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Burgeoning traffic in Chaguanas
Chaguanas mayor Gopaul Boodhan says an additional roundabout will be built at the Price Plaza area along with other measures to be implemented in the borough in an effort to help alleviate the Central district’s burgeoning traffic problems.
This was just part of the Chaguanas Borough Corporation’s strategic plan for traffic management and the greater design of transforming the borough to city status.
Speaking to the Sunday Guardian on Wednesday from his office at the corporation’s new administrative complex, which has been opened for the last three weeks at Cumberbatch Street, Chaguanas, Boodhan said, “Transport is a challenge, an estimated 120,000 people pass through Chaguanas on weekends and we have around 80,000 to 100,000 people passing through during the week.
“Based on input from the Ministry of Transport and the Ministry of Works and Infrastructure, the corporation and interest groups, the plans are there. I can say with some level of confidence that we’re going to solve or minimise the problems of transport.
“This will be done through initiatives such as an additional roundabout to be built at Price Plaza, new entrances and exits, new infrastructure works, a transit hub, and the park-and-ride concept.”
He said there were other proposals to help ease travelling challenges such as making certain streets one way on mornings and evenings at specified times, assigning more traffic wardens, also requesting that they work Saturdays and Sunday mornings as the borough was a “major problem” attracting an influx of shoppers from the rest of the country, mandatory for new high-rise buildings to incorporate parking accommodation in their designs, and a metered parking system for the Ramsaran Street area.
When asked if there were concerns raised (similar to when the Churchill-Roosevelt/Uriah Butler Highway Interchange was being built by Grand Bazaar) that Price Plaza and the adjacent businesses that the new, winding road system might be too confusing or a traffic hazard making it less convenient to access, he replied that Chaguanas was built on the business community and no one will be left behind, everything will be done to incorporate everybody.
No new taxes
Boodhan said he also wanted to allay people’s fears that with the transition of Chaguanas to city status that residents will have to pay exorbitant taxes. He said at this point in time, there will be no higher taxes to pay as currently citizens pay no land and building taxes.
He said the benefits of transforming Chaguanas into a city are increased economic activity, the ability to attract foreign direct investment, delivery of services with greater efficiency and higher quality, more employment opportunities, increase in local tourism, gain exposure to the culture that is indigenous to Chaguanas, be able to qualify for a larger portion of budget allocation, and the ability to issue bonds in order to raise revenue to implement projects.
Lower crime rate in Central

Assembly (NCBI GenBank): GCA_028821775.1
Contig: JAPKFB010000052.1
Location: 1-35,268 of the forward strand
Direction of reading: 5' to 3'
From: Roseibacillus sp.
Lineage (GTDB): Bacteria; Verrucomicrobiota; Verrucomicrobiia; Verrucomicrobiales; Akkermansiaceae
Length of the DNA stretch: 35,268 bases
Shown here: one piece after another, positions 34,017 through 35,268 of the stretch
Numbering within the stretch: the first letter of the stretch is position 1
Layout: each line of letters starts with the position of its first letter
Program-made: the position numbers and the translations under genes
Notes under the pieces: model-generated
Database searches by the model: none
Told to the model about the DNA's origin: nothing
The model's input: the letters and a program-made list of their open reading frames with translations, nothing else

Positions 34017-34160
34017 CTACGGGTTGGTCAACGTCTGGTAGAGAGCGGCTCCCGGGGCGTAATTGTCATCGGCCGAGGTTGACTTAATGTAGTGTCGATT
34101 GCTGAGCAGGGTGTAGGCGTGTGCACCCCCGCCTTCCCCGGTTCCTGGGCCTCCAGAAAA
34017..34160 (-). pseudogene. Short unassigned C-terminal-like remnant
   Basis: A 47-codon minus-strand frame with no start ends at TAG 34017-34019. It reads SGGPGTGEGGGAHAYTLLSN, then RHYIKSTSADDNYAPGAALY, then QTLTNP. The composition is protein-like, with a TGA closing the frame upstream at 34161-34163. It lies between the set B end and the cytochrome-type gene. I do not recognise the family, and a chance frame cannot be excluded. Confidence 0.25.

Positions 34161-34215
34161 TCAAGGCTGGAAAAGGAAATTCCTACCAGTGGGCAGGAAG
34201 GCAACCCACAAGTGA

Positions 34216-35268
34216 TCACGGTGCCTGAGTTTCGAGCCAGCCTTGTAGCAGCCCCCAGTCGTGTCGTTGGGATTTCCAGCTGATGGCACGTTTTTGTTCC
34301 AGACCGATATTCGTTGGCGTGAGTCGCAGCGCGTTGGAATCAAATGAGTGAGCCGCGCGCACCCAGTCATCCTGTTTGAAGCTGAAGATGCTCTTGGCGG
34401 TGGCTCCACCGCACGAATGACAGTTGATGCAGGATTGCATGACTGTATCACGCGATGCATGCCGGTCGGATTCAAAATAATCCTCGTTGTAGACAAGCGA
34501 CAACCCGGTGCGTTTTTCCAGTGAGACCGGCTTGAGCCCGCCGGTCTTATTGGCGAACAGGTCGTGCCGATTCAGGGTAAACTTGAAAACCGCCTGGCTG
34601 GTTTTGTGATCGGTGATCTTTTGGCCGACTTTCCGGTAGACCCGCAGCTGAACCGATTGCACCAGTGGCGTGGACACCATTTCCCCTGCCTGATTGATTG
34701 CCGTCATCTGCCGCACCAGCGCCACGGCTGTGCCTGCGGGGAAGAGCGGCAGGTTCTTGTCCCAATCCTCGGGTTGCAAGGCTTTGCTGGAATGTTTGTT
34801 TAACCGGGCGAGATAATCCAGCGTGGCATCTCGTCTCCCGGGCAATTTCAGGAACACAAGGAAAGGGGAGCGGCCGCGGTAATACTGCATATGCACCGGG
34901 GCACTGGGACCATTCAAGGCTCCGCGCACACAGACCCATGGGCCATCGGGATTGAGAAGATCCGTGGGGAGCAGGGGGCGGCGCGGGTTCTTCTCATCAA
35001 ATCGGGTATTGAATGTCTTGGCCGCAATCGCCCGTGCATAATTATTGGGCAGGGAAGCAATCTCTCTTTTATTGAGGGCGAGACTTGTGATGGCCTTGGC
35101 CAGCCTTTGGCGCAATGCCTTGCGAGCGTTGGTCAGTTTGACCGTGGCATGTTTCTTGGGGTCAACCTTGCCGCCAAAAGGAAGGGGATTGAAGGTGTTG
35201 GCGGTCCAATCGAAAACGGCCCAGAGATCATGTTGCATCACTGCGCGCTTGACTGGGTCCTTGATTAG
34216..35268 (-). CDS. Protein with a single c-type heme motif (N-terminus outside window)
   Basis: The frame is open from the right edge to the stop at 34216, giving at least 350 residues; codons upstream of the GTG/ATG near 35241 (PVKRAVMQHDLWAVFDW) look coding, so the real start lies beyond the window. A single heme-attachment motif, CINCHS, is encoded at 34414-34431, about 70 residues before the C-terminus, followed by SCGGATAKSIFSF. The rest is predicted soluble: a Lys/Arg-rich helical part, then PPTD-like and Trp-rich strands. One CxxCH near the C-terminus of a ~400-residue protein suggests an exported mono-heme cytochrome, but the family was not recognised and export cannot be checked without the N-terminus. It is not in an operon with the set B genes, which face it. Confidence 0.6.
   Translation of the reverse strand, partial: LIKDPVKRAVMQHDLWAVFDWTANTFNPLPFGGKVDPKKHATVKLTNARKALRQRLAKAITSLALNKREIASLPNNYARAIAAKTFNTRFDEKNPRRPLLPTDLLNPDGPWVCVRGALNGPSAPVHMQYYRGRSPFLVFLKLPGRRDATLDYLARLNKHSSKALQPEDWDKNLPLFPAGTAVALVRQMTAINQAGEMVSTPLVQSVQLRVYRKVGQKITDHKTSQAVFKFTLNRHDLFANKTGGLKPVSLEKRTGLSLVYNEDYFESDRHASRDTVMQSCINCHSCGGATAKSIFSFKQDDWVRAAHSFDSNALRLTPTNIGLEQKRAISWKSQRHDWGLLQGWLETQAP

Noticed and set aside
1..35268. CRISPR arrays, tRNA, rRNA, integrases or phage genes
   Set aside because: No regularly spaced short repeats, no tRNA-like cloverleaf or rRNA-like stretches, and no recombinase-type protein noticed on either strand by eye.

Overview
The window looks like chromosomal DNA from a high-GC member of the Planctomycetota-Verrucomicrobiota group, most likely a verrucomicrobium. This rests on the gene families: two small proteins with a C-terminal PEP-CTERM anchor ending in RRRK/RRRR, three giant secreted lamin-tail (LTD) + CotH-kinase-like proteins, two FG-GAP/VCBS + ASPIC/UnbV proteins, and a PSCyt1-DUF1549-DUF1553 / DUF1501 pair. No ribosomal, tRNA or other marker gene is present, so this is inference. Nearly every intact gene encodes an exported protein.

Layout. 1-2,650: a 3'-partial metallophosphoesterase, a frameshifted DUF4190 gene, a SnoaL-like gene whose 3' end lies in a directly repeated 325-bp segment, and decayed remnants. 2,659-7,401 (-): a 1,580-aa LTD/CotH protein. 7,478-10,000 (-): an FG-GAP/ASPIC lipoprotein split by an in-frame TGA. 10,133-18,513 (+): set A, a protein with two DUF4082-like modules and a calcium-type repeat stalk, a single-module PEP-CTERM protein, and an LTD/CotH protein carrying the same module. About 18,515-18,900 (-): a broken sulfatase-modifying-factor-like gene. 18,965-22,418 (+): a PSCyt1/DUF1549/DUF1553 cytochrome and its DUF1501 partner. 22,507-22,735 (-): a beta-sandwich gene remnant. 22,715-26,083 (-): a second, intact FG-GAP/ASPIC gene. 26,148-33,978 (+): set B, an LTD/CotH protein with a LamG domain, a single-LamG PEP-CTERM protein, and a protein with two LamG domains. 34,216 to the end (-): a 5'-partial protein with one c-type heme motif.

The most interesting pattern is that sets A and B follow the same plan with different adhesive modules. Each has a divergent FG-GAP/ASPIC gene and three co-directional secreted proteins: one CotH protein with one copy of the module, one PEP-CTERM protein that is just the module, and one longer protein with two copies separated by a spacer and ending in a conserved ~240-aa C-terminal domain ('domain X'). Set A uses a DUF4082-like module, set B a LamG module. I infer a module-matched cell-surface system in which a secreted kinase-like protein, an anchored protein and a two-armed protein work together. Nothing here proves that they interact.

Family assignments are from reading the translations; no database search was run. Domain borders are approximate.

Boodhan said the borough and central Trinidad had a lower level of crime than many areas in the country largely due to the efforts of Central Division head Snr Supt Johnny Abraham and his team of police officers, and there will be an increase in municipal police to augment the safety and security of Chaguanas.
He said vendors from other parts of the country coming into Chaguanas as well as illegal immigrants were compounding the vending situation. Boodhan said the municipal police, immigration department and other agencies were going to get them out.
He said the present, temporary street vendors mall was in competition with the street vendors and that level of lawlessness will not continue. Boodhan acknowledged that people needed to make a living but in an organised fashion.
When the Sunday Guardian was in Chaguanas, a tanker was having difficulties navigating out of a gas station on the main road because of a vendor’s goods and boxes on the pavement which had to be moved.
Regarding the repurposing of the library to a court to deal with a large backlog of cases, Boodhan said Planning Minister Dr Bhoe Tewarie indicated that lands will be made available to design a new library which will be built in a more suitable location as well as a Central Academy for the Performing Arts Centre.
He said the court could also be a pilot project to settle minor cases such as traffic offences, small claims, family disputes and mediation.
Vision for Chaguanas
Some of the other plans envisaged for transitioning the borough to city status include the construction of the Open Campus of the University of the West Indies, next to the Divali Nagar in Endeavour Road, remedial road works, eTeck economic zones, training centres, housing development, government campuses, a health facility, an expansive market mall on 40 acres of land at Woodford Lodge, vendors’ mall and green spaces.
Boodhan said without community consultation, all the good ideas from the corporation, technocrats or him will come to zero if they don’t get the support, participation and partnership of the burgesses and residents to make the dream of transforming Chaguanas to city status a reality.
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